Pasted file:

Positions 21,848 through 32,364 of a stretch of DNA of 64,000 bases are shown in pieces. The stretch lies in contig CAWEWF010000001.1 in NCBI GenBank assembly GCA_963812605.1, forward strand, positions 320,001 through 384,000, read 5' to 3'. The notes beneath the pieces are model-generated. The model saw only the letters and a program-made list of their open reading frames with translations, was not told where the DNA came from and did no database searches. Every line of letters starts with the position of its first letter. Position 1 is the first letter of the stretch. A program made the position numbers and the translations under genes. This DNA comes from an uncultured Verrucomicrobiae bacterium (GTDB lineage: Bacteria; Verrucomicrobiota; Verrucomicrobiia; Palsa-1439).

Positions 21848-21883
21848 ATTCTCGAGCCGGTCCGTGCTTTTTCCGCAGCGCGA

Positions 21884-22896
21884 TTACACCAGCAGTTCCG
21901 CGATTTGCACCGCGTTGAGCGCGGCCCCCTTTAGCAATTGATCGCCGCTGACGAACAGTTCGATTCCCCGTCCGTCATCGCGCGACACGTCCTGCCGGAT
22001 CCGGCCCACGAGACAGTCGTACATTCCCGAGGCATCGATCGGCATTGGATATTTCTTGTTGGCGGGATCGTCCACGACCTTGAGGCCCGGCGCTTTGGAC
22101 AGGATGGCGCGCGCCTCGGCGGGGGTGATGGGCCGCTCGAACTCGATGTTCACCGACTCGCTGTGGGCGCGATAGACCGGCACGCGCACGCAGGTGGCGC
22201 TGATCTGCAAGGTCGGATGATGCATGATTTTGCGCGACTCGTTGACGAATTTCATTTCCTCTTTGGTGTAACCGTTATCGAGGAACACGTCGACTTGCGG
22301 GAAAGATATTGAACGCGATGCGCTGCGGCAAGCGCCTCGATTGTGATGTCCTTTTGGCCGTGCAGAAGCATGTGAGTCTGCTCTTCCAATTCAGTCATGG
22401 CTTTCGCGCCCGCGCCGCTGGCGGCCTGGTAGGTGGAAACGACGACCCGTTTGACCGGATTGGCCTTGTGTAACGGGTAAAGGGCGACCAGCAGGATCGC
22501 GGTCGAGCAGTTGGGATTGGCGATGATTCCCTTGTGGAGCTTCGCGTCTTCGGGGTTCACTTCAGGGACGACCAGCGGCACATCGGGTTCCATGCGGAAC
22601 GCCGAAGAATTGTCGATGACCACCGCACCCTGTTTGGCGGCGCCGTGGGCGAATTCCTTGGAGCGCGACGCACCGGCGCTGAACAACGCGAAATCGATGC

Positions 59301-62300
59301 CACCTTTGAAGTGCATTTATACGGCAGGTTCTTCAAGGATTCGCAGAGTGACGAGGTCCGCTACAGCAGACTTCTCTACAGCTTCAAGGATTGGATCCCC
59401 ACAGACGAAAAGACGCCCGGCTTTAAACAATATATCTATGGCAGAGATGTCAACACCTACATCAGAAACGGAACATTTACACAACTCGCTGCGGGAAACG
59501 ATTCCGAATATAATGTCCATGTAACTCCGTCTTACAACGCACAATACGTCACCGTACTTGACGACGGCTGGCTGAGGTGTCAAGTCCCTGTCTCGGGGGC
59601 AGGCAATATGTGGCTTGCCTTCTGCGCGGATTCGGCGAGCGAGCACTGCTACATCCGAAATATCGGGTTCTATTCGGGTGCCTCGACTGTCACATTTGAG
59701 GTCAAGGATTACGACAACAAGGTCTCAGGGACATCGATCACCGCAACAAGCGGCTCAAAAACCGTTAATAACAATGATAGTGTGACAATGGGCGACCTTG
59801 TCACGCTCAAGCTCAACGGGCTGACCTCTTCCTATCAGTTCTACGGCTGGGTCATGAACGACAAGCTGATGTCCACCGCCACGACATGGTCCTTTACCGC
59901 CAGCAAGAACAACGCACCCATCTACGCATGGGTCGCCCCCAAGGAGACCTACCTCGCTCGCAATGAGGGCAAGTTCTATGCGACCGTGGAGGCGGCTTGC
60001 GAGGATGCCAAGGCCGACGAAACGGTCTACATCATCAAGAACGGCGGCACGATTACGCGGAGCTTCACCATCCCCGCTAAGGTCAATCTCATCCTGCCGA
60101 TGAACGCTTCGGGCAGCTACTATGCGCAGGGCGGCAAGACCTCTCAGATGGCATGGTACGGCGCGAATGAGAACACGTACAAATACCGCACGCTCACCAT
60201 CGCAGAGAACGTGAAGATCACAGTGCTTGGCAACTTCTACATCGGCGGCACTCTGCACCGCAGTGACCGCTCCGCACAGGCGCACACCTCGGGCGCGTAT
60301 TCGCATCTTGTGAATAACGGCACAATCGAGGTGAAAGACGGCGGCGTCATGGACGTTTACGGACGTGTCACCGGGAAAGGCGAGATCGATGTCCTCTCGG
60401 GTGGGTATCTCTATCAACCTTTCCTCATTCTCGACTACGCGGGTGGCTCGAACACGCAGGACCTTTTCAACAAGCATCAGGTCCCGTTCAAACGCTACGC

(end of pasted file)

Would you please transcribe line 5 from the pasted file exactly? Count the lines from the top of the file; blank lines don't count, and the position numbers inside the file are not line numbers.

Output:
21884 TTACACCAGCAGTTCCG